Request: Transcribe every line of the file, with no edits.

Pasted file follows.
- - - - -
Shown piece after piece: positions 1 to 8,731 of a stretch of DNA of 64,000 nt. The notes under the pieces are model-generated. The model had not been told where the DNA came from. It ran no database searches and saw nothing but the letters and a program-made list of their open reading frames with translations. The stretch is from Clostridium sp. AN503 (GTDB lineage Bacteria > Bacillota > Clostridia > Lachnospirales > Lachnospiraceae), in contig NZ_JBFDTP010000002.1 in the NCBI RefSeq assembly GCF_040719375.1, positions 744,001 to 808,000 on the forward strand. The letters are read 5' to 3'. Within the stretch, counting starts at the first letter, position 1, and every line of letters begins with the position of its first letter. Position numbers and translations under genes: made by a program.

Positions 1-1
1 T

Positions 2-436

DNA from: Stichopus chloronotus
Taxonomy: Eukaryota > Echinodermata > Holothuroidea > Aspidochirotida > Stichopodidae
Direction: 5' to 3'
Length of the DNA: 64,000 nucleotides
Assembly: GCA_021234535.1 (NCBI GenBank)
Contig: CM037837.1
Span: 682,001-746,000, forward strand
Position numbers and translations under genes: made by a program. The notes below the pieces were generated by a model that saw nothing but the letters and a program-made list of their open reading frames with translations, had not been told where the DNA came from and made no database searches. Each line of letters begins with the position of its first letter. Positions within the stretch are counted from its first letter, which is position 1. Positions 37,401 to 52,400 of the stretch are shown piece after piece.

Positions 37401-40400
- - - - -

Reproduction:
Shown piece after piece: positions 1 to 8,731 of a stretch of DNA of 64,000 nt. The notes under the pieces are model-generated. The model had not been told where the DNA came from. It ran no database searches and saw nothing but the letters and a program-made list of their open reading frames with translations. The stretch is from Clostridium sp. AN503 (GTDB lineage Bacteria > Bacillota > Clostridia > Lachnospirales > Lachnospiraceae), in contig NZ_JBFDTP010000002.1 in the NCBI RefSeq assembly GCF_040719375.1, positions 744,001 to 808,000 on the forward strand. The letters are read 5' to 3'. Within the stretch, counting starts at the first letter, position 1, and every line of letters begins with the position of its first letter. Position numbers and translations under genes: made by a program.

Positions 1-1
1 T

Positions 2-436

DNA from: Stichopus chloronotus
Taxonomy: Eukaryota > Echinodermata > Holothuroidea > Aspidochirotida > Stichopodidae
Direction: 5' to 3'
Length of the DNA: 64,000 nucleotides
Assembly: GCA_021234535.1 (NCBI GenBank)
Contig: CM037837.1
Span: 682,001-746,000, forward strand
Position numbers and translations under genes: made by a program. The notes below the pieces were generated by a model that saw nothing but the letters and a program-made list of their open reading frames with translations, had not been told where the DNA came from and made no database searches. Each line of letters begins with the position of its first letter. Positions within the stretch are counted from its first letter, which is position 1. Positions 37,401 to 52,400 of the stretch are shown piece after piece.

Positions 37401-40400